$/bbl Net Margin 12.75
    Conversion Cost 6
    Crack Spread Needed @94% Util 18.75

    Last year WNR had $35M per quarter interest expense, mainly on their long term debt, and about $70M in STA expense. We know their current refining capacity, and for the purposes of this calculation we'll make the assumption that they're really good, they ran the place at 94% throughput this quarter, that is about 7% higher than the rest of the industry. We will have to wait until their earnings call, about a month from now, to see just how good they were....

    Using that information, and looking back to 2007, the last year they made enough money to pay taxes to get their tax rate, we can work back through to figure out their revenue requirements per barrel and to that add the conversion costs to get an estimate of what their crack spread needs to be this year to do it...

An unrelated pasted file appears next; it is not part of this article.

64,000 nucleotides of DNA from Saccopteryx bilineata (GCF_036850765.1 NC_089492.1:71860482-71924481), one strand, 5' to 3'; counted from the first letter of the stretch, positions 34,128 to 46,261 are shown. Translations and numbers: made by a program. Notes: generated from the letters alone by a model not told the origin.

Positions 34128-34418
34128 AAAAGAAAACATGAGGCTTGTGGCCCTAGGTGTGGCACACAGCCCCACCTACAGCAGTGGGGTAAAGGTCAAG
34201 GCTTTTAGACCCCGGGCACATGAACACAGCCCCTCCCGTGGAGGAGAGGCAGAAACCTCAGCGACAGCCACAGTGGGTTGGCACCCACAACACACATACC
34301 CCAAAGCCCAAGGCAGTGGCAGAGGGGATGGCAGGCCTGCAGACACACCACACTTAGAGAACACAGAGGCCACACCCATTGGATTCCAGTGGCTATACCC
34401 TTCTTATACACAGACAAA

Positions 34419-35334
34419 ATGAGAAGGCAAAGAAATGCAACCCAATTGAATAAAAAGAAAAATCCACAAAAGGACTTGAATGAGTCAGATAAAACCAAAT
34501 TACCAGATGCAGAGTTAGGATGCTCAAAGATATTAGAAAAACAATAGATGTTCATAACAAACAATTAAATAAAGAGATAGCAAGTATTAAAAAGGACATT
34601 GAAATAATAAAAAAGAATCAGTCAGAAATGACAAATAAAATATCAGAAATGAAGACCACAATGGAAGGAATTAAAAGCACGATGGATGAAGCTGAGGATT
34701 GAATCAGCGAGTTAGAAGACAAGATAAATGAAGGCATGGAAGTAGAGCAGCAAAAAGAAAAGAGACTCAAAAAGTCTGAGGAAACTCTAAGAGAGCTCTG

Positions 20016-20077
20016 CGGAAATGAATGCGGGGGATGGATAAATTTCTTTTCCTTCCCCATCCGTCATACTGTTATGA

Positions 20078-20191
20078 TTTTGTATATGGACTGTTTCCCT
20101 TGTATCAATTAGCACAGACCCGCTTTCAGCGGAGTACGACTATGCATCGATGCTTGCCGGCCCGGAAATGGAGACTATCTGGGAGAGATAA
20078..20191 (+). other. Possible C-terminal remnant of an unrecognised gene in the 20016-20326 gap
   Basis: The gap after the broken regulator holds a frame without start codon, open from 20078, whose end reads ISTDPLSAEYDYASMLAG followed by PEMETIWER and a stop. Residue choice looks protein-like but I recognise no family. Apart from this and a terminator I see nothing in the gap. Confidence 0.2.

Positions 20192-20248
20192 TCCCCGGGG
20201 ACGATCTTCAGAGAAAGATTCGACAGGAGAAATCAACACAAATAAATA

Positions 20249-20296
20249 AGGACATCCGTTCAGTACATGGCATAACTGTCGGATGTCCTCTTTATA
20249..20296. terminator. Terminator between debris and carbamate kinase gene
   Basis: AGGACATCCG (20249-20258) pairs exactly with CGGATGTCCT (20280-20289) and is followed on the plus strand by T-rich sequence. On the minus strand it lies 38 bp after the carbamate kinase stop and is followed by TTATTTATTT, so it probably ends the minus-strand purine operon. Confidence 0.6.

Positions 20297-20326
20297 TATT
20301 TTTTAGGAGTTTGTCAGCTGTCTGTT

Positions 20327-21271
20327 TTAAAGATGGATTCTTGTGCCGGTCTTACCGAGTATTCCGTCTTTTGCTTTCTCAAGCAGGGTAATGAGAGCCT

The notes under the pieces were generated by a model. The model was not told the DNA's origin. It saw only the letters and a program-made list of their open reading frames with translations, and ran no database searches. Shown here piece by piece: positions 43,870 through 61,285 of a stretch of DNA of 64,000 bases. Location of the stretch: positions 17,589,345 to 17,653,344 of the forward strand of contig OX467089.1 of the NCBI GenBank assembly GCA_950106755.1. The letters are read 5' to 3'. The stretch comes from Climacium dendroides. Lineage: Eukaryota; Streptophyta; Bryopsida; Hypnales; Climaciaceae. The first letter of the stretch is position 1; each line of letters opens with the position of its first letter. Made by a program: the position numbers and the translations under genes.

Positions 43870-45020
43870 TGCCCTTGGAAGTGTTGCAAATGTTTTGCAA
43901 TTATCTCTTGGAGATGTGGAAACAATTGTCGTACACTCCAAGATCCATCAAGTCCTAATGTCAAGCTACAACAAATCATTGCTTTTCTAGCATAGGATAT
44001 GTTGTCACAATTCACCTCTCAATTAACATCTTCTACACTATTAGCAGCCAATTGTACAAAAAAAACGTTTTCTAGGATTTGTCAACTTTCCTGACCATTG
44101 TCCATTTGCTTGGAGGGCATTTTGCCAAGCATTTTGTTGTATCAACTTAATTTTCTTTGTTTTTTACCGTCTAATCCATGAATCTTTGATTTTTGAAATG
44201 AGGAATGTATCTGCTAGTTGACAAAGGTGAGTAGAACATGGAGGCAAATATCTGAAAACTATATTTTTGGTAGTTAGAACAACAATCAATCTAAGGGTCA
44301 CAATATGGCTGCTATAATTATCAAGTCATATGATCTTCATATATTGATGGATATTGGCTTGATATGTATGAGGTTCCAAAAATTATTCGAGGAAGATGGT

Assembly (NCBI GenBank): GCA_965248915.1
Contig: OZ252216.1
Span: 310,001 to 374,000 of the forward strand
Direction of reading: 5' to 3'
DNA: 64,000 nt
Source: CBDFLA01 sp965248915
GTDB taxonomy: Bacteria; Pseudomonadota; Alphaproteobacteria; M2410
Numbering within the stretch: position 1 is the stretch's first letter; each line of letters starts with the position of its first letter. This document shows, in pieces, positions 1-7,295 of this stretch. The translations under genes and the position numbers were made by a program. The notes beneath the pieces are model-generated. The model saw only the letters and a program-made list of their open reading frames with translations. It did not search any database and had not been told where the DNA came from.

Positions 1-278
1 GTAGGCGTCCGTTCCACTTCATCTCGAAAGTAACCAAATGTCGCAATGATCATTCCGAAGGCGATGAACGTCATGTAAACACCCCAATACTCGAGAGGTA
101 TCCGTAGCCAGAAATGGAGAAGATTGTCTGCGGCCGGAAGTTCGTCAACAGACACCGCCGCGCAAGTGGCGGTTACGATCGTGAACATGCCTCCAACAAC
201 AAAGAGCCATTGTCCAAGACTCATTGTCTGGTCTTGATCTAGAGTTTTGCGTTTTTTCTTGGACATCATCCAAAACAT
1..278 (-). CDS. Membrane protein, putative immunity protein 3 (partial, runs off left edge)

According to this, as long as they are producing at 94% and as long as their crack spread is more than $18.75 per barrel, they're on track to make their number.

    So evidently the market believes that there is some risk, hence the 25% of the float that is short the stock. We're about to get the first data point, their first quarter earnings. Just for fun, we can work backward on that, too, and see how they're doing:

    BPD at 94% Utilization 141,658
    BPQ             12,749,220
    El Paso Downtime                   894,600
    Throughput             11,854,620
    Actual Utilization % 87%
    Crack Spread (actual $/bbl) 19.67
    Gross Margin           233,180,375
    Conversion Cost/bbl  $                     6.00
    COGS  $         71,127,720